Gorham Martelé Silver Sauce Boat and Tray with Ladle, Providence, RI, 1905
The Martelé line of silver by Gorham was the finest art nouveau silver made in America. Individually designed and executed, each piece is a unique work of art. Every piece was hand made - no machines were used in Martelé production. It is even made of higher grade silver than sterling (.925): Britannia silver is .9584 silver and more expensive than sterling.
The hand-raised body of the sauce boat with hammered surfaces accentuate the scenes of exotic aquatic foliage flowing freely around the body and foot of the boat and border of the tray. Wavy edges to the pieces heighten the sense of fluid motion. The ladle is chased with similar motifs. All three pieces are beautifully engraved with an 'MG' monogram.
The sauce boat and stand were chased by George W. Sauthof. Of German birth, Sauthof worked at Tiffany & Co. and then went to Gorham in 1884 where he remained until his retirement in 1927. He was one of Gorham's most accomplished artisans working on some of the finest pieces Gorham produced - including many exhibition pieces.
His skill earned him the second highest of the chasers' salaries, $32.00 per week. His obituary reads: 'His exceptional ability as a silver chaser was soon recognized and he was entrusted to execute some of the finest master-pieces in silver repoussé. He was also a master in steel work, cutting dies and rolls for many of the beautiful borders used at the company today'.(1)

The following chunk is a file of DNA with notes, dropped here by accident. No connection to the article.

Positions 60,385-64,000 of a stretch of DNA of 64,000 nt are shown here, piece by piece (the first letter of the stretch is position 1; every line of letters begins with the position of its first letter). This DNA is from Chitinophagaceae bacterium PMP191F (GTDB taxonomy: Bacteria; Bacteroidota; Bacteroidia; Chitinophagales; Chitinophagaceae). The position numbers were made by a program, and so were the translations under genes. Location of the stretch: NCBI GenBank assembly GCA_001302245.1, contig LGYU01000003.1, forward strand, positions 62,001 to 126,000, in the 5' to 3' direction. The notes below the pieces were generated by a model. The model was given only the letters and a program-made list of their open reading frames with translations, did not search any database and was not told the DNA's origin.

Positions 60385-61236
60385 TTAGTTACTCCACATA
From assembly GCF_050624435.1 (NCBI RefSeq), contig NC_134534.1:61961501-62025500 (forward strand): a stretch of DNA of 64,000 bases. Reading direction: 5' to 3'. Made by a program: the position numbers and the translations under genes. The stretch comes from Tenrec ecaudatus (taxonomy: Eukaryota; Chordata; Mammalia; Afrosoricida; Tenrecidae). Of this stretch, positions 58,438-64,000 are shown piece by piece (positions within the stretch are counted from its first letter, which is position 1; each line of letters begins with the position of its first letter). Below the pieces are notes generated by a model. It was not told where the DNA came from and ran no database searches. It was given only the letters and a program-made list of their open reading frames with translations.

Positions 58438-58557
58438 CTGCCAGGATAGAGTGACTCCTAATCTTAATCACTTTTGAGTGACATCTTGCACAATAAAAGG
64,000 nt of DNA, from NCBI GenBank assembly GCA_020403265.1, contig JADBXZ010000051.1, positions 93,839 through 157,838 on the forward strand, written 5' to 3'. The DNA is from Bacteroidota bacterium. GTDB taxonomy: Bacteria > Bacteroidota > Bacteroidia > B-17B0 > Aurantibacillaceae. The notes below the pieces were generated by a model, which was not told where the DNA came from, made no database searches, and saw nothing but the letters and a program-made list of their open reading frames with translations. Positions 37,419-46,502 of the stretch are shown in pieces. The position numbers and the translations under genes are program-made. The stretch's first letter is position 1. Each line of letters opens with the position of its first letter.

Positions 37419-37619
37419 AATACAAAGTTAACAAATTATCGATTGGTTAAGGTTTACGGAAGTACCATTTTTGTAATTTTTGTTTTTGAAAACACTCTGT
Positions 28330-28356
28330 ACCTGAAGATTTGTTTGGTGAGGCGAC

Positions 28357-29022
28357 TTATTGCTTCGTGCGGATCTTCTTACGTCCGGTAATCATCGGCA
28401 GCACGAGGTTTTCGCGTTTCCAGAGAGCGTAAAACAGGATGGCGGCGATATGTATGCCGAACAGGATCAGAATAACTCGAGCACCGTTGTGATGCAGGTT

According to a report by Sam Hough derived from costing records at the Gorham archives, the ladle was made in November 1905 and chased by Karl Wendt, one of the Martelé chasers who worked for Gorham from 1892-1935. 'Entirely hand crafted, this piece was intended to accompany a Martelé Gravy Boat. Had the ladle been made of .950 grade silver (that used in Martelé), it would have been too soft to serve its function, thus the use of sterling'.
Provenance: Mary Gayley married Count Giulio Senni of Rome November 16, 1907. By descent through the family.
This stunning set is marked underneath the boat and tray with Gorham's trademark along with the Martelé mark and the silver standard '.9584' and the 'I/AH' and 'I/AI' factory codes. The ladle is stamped with Gorham's trademark and 'STERLING/ A5408'.
The tray measures 8.75 inches long while the sauce boat measures 5 inches high by 8.25 across handle and spout. The combined weight of the three pieces is 28.15 troy ounces and the set is in excellent antique condition.
Samuel J. Hough, 'The House of Lords: The Chasers of Martelé Silver' in John Webster Keefe and Samuel Hough, Magnificent Marvelous Martelé American Art Nouveau Silver: The Jolie and Robert Shelton Collection, (2001; New Orleans: New Orleans Museum of Art), p. 23-24.
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